“In one way the shutdown was very said because we love having our students on campus, but in another way it is probably one of the highlights of my career because getting to lead a law school through an emergency like that and having faculty, staff and students respond in such a brilliant way to online learning, online meetings and all the restrictions,” she said. “I know the students were upset about not having a social life, that is understandable, but they handled the stress well.”

And the response of universities from across the country has usually included some conversation about vaccine mandates, with strong arguments on both sides of the issue on whether they would in fact pass constitutional muster. A number of University of Victoria law professors have signed off on an open letter to university officials asking for such a mandate despite protestations from Henry and others that schools may not have the authority to take such a step.

For her part, Hardcastle said questions remain as to whether the Charter even applies to post-secondary institutions, but even if it does she noted that Charter rights are not unlimited.

“And under provincial human rights law it would be difficult to just say everybody has to be vaccinated, end of story — the university would also have to think through how it would accommodate those who can’t get vaccinated, but that is not so much a barrier as them having to think about accommodation and that is something schools are well-versed in,” she said. “And then a third legal issue which tends to come up in this space is privacy law, but again that isn’t an insurmountable barrier — it just requires the university to be thoughtful about collecting information about how students are vaccinated and to make sure that they are collecting as little info as possible, that it is stored securely and disposed of when they no longer need it.”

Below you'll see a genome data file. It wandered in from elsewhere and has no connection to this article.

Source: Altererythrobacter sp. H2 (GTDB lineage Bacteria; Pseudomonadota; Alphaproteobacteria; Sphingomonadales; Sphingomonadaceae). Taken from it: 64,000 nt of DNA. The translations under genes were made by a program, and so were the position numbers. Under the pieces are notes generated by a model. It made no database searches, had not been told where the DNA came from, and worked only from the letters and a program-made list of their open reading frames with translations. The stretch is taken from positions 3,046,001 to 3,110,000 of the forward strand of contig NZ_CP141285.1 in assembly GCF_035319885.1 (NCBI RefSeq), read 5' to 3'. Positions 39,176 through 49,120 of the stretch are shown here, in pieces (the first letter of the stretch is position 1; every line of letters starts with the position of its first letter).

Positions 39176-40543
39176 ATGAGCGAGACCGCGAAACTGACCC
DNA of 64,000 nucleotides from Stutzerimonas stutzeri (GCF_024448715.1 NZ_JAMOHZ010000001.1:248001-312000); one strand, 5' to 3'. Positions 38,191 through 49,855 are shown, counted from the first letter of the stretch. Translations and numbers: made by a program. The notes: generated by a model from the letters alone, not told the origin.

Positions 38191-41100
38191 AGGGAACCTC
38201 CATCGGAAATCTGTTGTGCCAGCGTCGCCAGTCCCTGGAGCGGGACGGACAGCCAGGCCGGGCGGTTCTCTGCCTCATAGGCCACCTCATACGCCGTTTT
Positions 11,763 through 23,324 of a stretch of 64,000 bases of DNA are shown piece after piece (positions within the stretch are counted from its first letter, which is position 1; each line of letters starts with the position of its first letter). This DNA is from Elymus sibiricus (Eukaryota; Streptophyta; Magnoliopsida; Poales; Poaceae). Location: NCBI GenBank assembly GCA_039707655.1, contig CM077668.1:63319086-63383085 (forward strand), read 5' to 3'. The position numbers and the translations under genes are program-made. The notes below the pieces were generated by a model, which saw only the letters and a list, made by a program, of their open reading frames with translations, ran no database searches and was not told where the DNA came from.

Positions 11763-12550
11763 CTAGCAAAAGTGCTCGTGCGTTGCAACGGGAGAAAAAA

Information on the University of Victoria’s COVID-19 response can be found here, with Thompson Rivers University here and the University of British Columbia here. For the University of Calgary please see here, and the University of Alberta here.

Illustration by Chris Yates/Law360

If you have any information, story ideas or news tips for The Lawyer’s Daily please contact Ian Burns at or call 905-415-5906.